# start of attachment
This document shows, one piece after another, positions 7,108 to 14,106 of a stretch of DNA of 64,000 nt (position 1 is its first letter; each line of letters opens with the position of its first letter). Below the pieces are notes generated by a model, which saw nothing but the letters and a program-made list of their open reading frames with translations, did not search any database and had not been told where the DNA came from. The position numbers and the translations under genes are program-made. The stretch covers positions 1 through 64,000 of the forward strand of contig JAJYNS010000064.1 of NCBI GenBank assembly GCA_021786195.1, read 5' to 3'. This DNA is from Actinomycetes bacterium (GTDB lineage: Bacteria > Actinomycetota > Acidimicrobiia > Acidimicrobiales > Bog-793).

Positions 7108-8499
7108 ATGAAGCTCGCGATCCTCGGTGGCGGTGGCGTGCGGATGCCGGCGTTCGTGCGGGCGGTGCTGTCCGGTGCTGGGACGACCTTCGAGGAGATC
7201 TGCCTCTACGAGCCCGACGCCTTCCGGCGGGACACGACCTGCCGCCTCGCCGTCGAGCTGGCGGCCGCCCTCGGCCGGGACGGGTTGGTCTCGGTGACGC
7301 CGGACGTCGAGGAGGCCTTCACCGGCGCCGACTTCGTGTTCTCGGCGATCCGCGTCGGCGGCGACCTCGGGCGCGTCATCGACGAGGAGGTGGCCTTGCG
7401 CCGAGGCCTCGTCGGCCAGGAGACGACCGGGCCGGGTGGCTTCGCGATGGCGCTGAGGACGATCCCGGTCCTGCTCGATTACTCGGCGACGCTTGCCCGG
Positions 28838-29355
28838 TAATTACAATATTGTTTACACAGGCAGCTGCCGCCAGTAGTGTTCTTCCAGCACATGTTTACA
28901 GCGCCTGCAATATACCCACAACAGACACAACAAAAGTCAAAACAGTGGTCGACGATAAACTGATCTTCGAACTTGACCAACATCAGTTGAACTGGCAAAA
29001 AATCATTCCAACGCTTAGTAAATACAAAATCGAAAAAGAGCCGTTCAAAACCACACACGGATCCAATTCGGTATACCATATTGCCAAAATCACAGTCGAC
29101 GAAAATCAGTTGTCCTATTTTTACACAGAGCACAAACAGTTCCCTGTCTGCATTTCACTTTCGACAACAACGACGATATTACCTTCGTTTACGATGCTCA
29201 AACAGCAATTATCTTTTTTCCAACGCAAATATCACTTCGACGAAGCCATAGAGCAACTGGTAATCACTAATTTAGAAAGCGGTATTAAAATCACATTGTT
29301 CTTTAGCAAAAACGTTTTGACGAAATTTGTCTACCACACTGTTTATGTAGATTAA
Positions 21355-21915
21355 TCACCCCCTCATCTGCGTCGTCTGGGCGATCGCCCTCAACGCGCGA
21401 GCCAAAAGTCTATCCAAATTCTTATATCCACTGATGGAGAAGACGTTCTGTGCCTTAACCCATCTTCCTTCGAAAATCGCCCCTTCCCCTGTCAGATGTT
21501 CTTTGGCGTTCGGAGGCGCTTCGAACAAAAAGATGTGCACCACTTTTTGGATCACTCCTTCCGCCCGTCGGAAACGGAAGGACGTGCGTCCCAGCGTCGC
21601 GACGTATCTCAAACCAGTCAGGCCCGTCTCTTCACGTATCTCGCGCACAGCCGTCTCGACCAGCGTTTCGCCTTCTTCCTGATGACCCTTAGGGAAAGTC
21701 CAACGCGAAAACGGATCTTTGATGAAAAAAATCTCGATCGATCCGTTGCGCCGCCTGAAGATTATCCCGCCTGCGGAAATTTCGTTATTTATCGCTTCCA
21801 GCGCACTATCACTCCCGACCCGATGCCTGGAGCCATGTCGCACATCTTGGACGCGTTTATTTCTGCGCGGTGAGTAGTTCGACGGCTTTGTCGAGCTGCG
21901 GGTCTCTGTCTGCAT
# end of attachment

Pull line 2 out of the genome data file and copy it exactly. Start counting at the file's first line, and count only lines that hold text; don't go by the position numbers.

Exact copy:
Positions 7108-8499